Early in the year, like many teachers across the country, I work diligently to teach and reteach my students how to choose a just-right book. We review the parts of the book that give us information about it. We look at how to preview a book and how to tell if it’s too difficult. We practice identifying authors we enjoy and the genres of books we like best. We spend this precious class time on these procedures, because as teachers who are readers, we know that unless you have a good book in your hands, you’re not going to read it.
Yet, despite my best efforts, I have those drive-thru readers who pick and abandon books faster than you can order a McDonald’s hamburger. When I ask students why they have quit their book, they often respond that it’s boring. It’s boring because they can read it but they don’t understand it. Cris Tovani in I Read It, but I Don’t Get It addresses reasons why upper grade students may get stuck and end up abandoning books:
* They lose track of the characters as they come up again in the story.
* They get confused by the format or structure of the text.
* They fail to recognize when the setting or narrator has changed.
Each of these reasons is a starting point for a minilesson or guided reading group topics. It’s going to take me time to teach students about this. But it’s already driving me crazy now during the first week of school seeing kids read a title out for status of the class on Monday and a different title Tuesday and a different one Wednesday. Instead of developing the habit of reading complete books, they’re developing a habit of abandoning ‘boring’ books.
The Drive-Thru Reader in the Mirror
During the first week of school, I sat down with a student who had a reputation of abandoning books. A reputation, I might add, that she was proud to have. On Meet the Teacher Day, she introduced herself and told me, “I’ve made it through third grade without finishing a book. I bet I won’t read one in fourth either.” If that’s not a challenge, I don’t know what is. It was like she was daring me to try and make her read. I simply said, “I didn’t read an entire book until I was 21. I know all the tricks of the trade. And I think it’s the saddest part of my life having missed out on books for so long. I hope that doesn’t happen to you.”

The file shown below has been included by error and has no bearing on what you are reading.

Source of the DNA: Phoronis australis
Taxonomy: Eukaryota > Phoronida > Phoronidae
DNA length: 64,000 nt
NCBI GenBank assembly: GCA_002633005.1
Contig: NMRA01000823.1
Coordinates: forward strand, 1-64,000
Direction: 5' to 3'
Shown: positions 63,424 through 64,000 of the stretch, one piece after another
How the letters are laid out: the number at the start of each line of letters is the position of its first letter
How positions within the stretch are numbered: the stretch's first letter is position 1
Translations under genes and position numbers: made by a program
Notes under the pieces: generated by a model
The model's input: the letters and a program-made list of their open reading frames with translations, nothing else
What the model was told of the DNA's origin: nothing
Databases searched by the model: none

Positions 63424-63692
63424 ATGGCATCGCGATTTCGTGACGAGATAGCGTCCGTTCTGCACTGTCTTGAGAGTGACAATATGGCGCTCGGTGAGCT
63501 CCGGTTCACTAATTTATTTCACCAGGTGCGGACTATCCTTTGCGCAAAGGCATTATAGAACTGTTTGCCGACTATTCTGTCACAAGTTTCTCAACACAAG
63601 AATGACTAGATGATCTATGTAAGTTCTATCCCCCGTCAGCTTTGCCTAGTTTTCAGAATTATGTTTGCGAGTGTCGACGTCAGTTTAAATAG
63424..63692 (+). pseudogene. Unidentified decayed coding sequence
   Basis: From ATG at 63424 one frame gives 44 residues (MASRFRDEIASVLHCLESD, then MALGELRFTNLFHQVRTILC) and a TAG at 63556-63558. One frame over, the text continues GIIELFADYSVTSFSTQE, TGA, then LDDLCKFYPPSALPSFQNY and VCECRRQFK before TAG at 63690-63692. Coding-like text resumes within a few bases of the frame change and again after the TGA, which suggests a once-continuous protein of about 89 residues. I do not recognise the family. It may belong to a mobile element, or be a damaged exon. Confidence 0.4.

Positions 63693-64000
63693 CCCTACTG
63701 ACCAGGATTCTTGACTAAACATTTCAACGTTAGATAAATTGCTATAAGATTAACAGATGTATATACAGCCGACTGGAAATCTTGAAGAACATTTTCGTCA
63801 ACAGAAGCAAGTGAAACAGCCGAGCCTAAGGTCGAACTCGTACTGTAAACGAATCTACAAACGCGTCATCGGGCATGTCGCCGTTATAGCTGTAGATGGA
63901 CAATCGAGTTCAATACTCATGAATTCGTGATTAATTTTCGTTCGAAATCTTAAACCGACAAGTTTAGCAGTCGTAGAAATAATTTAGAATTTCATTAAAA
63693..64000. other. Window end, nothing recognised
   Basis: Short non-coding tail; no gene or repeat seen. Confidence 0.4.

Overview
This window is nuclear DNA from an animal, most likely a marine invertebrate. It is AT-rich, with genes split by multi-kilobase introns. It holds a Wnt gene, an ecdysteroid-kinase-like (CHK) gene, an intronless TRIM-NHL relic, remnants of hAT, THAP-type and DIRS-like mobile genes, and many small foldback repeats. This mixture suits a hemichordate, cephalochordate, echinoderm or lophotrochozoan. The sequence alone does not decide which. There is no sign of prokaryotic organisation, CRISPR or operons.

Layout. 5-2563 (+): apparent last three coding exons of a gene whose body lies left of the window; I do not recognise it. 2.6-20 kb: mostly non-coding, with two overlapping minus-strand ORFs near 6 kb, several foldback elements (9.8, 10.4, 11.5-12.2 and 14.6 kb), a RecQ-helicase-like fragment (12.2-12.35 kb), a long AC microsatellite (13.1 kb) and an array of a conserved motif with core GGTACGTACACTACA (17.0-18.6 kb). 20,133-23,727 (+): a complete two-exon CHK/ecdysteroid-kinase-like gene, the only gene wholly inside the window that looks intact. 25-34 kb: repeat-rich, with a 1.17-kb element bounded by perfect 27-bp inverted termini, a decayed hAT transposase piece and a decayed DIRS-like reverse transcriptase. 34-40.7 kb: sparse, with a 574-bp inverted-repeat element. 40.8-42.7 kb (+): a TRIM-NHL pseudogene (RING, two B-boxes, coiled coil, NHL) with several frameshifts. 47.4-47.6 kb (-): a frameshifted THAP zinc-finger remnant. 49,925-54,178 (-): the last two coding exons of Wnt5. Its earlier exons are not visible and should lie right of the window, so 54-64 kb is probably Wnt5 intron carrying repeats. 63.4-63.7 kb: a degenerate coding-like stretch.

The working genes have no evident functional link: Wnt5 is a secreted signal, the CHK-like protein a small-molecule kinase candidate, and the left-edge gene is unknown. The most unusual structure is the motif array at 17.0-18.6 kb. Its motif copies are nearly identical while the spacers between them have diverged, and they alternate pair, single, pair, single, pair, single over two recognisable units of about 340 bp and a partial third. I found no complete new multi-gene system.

It wasn’t quite how I had envisioned a first encounter with a student on Meet the Teacher Day, and somehow I don’t think my response was what Denise had wanted. But it’s true; it was 21 years before I found the joy of reading that the rest of my family had experienced for so long. I was a master at reading deception when ‘finishing’ books, and no one seemed to know what to do about it. Although, I knew Denise had met her match with me, I also knew it would take me time to teach her the skills to carry a text through to its conclusion. I needed to enlist the help of the other students who knew finishing a book was cool.
Gathered around me, my students had their books and notebooks in hand. “Boys and girls, I notice that most of you are reading the same book as yesterday.”
“Well, it takes awhile to read a good book, Ms. B.,” replied Darren.
“Absolutely. I’m glad none of you have abandoned or stopped reading your books yet,” I replied.
“Good, because mine is over 300 pages. I’m reading the first Harry Potter book and it’s going to take awhile,” said Dwayne.
“I want all of you to take as much time as you need to finish books you start. I’m impressed that you’re not abandoning books. I’m wondering what keeps you reading the book you’re reading?”
There are times that fourth graders don’t want to be rude, but their facial expressions led me to believe they were thinking I’m a bit simpleminded. Patiently they started to explain:
“Ms. B. I have read all of the Magic Tree House Series. If she comes out with more, I’ll read those too,” volunteered Charlene.
“I like books with short chapters. If the chapters are too long, I lose track of what’s going on,” said Rena.
“Rena has a point. James Patterson, who writes for adults, has figured out the same thing. He writes short chapters and I like that,” I affirmed.
“In some books, I forget where I am and think I’m there. That keeps me reading when things get dull,” said Chloe.